Recently, unplanned subsidence related to slurry injection occurred at an Indiana room-and-pillar coal mine experiencing weak floor conditions. A combination bearing-capacity failure in the saturated weak underclay and ensuing pillar failure resulted in sudden, catastrophic failure of the injection panel. Panel failure occurred in just a few minutes, resulting in approximately 2-ft of surface subsidence propagation directly over the injection panel - an intolerable deformation in the farmland states of the central U.S.

To ensure this type of failure did not occur within future injection panels at the property, a MULSIM/NL evaluation of required stable pillar dimensions was undertaken, including the following general steps:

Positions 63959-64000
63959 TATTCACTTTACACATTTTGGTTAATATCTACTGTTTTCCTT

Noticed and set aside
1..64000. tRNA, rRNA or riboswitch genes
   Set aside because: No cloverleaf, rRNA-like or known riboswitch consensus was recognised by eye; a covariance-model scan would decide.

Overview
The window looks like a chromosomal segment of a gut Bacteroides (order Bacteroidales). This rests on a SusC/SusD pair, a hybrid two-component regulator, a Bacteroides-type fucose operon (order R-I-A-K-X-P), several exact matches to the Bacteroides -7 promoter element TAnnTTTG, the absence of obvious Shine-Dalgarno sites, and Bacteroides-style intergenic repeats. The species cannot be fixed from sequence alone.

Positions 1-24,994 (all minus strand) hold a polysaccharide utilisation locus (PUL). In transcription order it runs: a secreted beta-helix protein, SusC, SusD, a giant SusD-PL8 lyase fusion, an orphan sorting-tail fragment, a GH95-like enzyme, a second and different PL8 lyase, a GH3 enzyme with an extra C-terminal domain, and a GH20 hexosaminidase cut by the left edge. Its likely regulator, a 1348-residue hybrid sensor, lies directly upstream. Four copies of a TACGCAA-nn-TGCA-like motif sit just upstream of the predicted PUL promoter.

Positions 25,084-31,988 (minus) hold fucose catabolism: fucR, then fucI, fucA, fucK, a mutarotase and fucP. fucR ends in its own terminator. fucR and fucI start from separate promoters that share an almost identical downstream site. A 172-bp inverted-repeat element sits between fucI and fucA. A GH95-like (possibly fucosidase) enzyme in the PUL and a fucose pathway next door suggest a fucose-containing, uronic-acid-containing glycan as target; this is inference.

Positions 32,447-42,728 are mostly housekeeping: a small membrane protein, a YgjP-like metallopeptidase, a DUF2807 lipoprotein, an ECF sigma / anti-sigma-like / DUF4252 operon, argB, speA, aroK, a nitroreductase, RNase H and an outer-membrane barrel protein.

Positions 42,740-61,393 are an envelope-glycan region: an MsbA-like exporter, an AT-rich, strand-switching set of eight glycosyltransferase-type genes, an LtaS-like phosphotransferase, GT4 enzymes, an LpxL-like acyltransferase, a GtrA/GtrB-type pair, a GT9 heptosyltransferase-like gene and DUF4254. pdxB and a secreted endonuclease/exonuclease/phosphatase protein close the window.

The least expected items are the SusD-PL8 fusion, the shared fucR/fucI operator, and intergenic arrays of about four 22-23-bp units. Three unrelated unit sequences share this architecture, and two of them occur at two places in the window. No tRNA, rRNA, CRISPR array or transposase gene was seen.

(1) Modeling of Current Failure Conditions: MULSIM/NL (directed by empirical analyses) was used to model the initial stable conditions of the panel before slurry injection. Reasonable factors of safety were assumed based on in-mine observations of pillar and entry conditions following panel completion. Model floor and seam strength parameters were then degraded until cascading failure occurred throughout the panel, matching the extent of the failed zone expressed on the surface. This approach "calibrated" the model parameters for future evaluations.

(2) Determining Future Injection Panel Design Requirements: The calibrated MULSIM/NL model was then used to determine minimum pillar sizes and panel dimensions for various cover depths to ensure catastrophic subsidence would not occur during injection.